In the Section meeting during the 1996 ESA annual meeting, Dr. Paul Mou of the Virginia Tech was elected as the Chair, and Dr. Ting Dai of the Virginia Institute of Marine Science was elected as the Secretary for the 1996-1997 term of the Section.
In the future, the Section will continue to support the symposiums on Asian issues at the ESA annual meeting, to promote activities to increase the awareness of ecological studies in Asia, and to bridge ecological communities between the two continents.
(Yude Pan, former Secretary of the Asian Ecology Section)
3. Symposium Proposal Approved. The symposium proposal "Accelerated Changes in Asian Ecosystems: the Consequences of Human Actions and Economic Development" proposed by Drs. Yude Pan, Paul P. Mou and J. A. Melillo has been approved by the ESA program committee. The symposium will be held at 1997 ESA annual meeting in Albuquerque, NM. The following is the excerpt from the proposal:
A SYMPOSIUM PROPOSAL TO THE ECOLOGICAL SOCIETY OF AMERICA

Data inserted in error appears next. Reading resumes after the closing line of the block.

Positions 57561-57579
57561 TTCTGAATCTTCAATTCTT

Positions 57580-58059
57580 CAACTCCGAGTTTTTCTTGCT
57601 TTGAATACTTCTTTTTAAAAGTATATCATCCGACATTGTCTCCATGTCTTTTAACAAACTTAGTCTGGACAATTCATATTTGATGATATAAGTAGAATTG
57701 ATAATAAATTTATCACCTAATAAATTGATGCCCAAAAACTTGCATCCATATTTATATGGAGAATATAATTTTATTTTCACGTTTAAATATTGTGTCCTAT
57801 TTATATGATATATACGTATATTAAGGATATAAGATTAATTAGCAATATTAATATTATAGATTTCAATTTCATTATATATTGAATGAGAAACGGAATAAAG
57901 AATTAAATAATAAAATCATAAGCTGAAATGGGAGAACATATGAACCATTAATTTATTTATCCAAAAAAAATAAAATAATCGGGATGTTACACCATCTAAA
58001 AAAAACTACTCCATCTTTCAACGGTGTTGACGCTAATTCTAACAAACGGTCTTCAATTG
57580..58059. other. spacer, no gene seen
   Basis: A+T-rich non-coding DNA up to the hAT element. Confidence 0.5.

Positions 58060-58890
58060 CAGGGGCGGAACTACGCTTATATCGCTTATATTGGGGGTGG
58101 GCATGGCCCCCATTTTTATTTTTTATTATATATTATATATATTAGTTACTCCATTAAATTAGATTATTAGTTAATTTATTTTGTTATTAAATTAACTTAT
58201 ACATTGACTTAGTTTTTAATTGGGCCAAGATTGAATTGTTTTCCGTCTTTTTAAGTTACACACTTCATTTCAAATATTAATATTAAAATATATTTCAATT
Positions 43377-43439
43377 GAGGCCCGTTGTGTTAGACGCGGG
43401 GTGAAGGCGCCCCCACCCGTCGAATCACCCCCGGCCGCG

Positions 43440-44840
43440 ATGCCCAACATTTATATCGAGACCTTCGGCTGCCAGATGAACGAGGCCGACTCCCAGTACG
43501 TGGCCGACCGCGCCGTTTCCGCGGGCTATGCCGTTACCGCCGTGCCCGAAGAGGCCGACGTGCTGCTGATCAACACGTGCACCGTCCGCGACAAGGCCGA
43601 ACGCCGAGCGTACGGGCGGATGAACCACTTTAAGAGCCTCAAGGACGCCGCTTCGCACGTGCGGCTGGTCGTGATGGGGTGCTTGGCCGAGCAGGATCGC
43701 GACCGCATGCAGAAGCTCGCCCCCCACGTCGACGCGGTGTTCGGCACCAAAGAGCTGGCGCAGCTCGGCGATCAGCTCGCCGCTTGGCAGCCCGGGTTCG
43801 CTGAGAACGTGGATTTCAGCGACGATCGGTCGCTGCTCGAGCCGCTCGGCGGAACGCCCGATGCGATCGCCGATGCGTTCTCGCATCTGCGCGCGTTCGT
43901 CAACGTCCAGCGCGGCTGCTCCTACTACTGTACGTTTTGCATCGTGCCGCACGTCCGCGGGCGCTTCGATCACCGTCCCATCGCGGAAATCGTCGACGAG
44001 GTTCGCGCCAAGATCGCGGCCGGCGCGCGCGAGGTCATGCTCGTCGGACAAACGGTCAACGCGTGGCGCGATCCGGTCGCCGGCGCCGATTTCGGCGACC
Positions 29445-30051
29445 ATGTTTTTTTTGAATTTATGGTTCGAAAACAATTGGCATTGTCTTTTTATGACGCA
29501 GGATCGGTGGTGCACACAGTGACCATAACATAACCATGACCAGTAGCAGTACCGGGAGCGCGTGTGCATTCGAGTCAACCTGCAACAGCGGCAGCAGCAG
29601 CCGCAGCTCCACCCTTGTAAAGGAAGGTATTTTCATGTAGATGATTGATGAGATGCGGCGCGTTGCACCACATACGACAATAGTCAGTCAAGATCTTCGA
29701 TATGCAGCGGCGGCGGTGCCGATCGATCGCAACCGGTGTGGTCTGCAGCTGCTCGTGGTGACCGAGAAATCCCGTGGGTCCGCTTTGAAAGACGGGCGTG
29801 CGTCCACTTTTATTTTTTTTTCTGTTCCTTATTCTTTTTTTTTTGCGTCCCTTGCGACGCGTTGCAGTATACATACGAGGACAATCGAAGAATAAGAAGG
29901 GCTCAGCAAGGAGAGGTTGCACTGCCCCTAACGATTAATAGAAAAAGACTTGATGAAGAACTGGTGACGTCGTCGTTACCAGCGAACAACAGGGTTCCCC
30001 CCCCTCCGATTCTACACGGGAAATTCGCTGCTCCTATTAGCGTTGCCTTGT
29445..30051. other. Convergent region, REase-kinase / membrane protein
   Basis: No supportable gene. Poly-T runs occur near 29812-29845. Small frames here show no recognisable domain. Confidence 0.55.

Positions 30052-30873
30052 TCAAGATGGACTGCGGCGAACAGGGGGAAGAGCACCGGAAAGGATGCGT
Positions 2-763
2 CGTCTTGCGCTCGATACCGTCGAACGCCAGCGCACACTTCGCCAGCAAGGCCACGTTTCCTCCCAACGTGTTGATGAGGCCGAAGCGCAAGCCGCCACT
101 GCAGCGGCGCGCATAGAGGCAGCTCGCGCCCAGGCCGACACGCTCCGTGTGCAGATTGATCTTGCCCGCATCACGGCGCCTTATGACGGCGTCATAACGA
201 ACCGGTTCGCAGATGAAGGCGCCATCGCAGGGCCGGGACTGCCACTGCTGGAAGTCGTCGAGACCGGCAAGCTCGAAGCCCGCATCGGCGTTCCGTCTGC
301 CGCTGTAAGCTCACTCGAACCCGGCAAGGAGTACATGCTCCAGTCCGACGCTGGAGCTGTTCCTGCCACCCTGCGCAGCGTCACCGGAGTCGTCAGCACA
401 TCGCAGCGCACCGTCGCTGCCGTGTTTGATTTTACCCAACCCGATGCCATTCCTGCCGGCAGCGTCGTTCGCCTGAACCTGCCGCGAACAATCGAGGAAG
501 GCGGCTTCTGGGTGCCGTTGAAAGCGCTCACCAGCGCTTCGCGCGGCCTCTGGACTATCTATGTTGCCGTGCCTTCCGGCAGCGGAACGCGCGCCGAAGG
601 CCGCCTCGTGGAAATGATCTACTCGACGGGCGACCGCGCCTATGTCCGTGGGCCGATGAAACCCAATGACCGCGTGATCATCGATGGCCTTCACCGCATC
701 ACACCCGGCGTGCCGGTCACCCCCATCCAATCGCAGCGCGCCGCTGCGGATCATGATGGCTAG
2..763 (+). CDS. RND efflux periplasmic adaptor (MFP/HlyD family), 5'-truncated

(for 1997 Annual Meeting, Albuquerque, New Mexico)
Recently an increasing number of ESA members have expanded their research interests into Asia. This summer, a symposium was held at the ESA Annual Meeting in Providence, RI, that focused upon current as well as emerging ecological and environmental issues in Asia. That symposium was well received by the audience. A follow-up symposium would greatly benefit ESA members, and improve exchange of information between North American and Asian ecologists. We thus propose a symposium focusing on ecological consequences of human actions and economic development in Asia at the 1997 ESA annual meeting.